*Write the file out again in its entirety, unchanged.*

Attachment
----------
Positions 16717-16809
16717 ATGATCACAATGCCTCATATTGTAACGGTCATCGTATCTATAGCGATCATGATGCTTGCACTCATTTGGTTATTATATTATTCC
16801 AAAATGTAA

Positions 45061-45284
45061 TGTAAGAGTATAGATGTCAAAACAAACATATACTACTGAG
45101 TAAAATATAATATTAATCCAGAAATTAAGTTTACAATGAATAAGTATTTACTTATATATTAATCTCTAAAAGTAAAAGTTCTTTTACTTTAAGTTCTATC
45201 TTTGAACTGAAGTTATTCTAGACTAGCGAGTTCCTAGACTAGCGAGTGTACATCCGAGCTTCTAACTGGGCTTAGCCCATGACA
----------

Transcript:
Positions 16717-16809
16717 ATGATCACAATGCCTCATATTGTAACGGTCATCGTATCTATAGCGATCATGATGCTTGCACTCATTTGGTTATTATATTATTCC
16801 AAAATGTAA

Positions 45061-45284
45061 TGTAAGAGTATAGATGTCAAAACAAACATATACTACTGAG
45101 TAAAATATAATATTAATCCAGAAATTAAGTTTACAATGAATAAGTATTTACTTATATATTAATCTCTAAAAGTAAAAGTTCTTTTACTTTAAGTTCTATC
45201 TTTGAACTGAAGTTATTCTAGACTAGCGAGTTCCTAGACTAGCGAGTGTACATCCGAGCTTCTAACTGGGCTTAGCCCATGACA